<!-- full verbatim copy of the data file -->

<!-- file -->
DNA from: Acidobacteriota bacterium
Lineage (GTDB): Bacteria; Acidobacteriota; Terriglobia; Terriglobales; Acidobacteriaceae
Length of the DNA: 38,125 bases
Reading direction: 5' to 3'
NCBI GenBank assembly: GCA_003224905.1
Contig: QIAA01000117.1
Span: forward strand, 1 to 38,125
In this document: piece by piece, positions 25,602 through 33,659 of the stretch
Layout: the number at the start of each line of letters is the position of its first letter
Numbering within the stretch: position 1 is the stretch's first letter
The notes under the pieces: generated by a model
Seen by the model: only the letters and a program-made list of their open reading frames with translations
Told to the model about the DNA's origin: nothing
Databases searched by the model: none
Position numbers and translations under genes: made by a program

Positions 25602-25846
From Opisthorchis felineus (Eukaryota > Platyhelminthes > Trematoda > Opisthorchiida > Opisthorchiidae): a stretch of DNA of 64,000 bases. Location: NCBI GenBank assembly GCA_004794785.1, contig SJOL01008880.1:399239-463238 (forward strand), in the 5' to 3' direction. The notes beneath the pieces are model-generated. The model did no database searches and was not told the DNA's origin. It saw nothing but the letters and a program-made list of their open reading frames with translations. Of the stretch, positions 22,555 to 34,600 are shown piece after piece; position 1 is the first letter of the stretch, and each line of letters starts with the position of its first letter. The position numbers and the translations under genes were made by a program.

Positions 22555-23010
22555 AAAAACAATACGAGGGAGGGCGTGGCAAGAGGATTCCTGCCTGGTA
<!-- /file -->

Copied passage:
DNA from: Acidobacteriota bacterium
Lineage (GTDB): Bacteria; Acidobacteriota; Terriglobia; Terriglobales; Acidobacteriaceae
Length of the DNA: 38,125 bases
Reading direction: 5' to 3'
NCBI GenBank assembly: GCA_003224905.1
Contig: QIAA01000117.1
Span: forward strand, 1 to 38,125
In this document: piece by piece, positions 25,602 through 33,659 of the stretch
Layout: the number at the start of each line of letters is the position of its first letter
Numbering within the stretch: position 1 is the stretch's first letter
The notes under the pieces: generated by a model
Seen by the model: only the letters and a program-made list of their open reading frames with translations
Told to the model about the DNA's origin: nothing
Databases searched by the model: none
Position numbers and translations under genes: made by a program

Positions 25602-25846
From Opisthorchis felineus (Eukaryota > Platyhelminthes > Trematoda > Opisthorchiida > Opisthorchiidae): a stretch of DNA of 64,000 bases. Location: NCBI GenBank assembly GCA_004794785.1, contig SJOL01008880.1:399239-463238 (forward strand), in the 5' to 3' direction. The notes beneath the pieces are model-generated. The model did no database searches and was not told the DNA's origin. It saw nothing but the letters and a program-made list of their open reading frames with translations. Of the stretch, positions 22,555 to 34,600 are shown piece after piece; position 1 is the first letter of the stretch, and each line of letters starts with the position of its first letter. The position numbers and the translations under genes were made by a program.

Positions 22555-23010
22555 AAAAACAATACGAGGGAGGGCGTGGCAAGAGGATTCCTGCCTGGTA